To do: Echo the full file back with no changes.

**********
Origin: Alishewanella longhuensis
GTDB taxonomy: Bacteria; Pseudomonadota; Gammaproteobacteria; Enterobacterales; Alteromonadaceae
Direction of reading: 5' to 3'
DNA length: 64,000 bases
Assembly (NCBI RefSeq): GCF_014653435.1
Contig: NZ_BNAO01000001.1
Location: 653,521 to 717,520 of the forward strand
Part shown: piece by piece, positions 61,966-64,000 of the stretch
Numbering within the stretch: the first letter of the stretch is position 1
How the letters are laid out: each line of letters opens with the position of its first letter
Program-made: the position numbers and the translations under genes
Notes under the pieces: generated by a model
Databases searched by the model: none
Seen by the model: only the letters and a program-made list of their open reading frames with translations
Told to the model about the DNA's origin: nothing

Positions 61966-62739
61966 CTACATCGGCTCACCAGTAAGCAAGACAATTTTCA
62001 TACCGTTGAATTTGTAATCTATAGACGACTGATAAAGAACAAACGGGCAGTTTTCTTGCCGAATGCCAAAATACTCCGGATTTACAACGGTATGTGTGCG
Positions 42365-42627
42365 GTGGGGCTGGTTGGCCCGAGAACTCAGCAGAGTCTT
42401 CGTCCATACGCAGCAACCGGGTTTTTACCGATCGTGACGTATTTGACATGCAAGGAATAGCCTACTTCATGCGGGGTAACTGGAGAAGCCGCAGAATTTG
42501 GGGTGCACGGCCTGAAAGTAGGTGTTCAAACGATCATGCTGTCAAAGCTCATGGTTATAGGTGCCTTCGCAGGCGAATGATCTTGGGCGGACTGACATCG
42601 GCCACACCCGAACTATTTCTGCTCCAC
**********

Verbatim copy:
Origin: Alishewanella longhuensis
GTDB taxonomy: Bacteria; Pseudomonadota; Gammaproteobacteria; Enterobacterales; Alteromonadaceae
Direction of reading: 5' to 3'
DNA length: 64,000 bases
Assembly (NCBI RefSeq): GCF_014653435.1
Contig: NZ_BNAO01000001.1
Location: 653,521 to 717,520 of the forward strand
Part shown: piece by piece, positions 61,966-64,000 of the stretch
Numbering within the stretch: the first letter of the stretch is position 1
How the letters are laid out: each line of letters opens with the position of its first letter
Program-made: the position numbers and the translations under genes
Notes under the pieces: generated by a model
Databases searched by the model: none
Seen by the model: only the letters and a program-made list of their open reading frames with translations
Told to the model about the DNA's origin: nothing

Positions 61966-62739
61966 CTACATCGGCTCACCAGTAAGCAAGACAATTTTCA
62001 TACCGTTGAATTTGTAATCTATAGACGACTGATAAAGAACAAACGGGCAGTTTTCTTGCCGAATGCCAAAATACTCCGGATTTACAACGGTATGTGTGCG
Positions 42365-42627
42365 GTGGGGCTGGTTGGCCCGAGAACTCAGCAGAGTCTT
42401 CGTCCATACGCAGCAACCGGGTTTTTACCGATCGTGACGTATTTGACATGCAAGGAATAGCCTACTTCATGCGGGGTAACTGGAGAAGCCGCAGAATTTG
42501 GGGTGCACGGCCTGAAAGTAGGTGTTCAAACGATCATGCTGTCAAAGCTCATGGTTATAGGTGCCTTCGCAGGCGAATGATCTTGGGCGGACTGACATCG
42601 GCCACACCCGAACTATTTCTGCTCCAC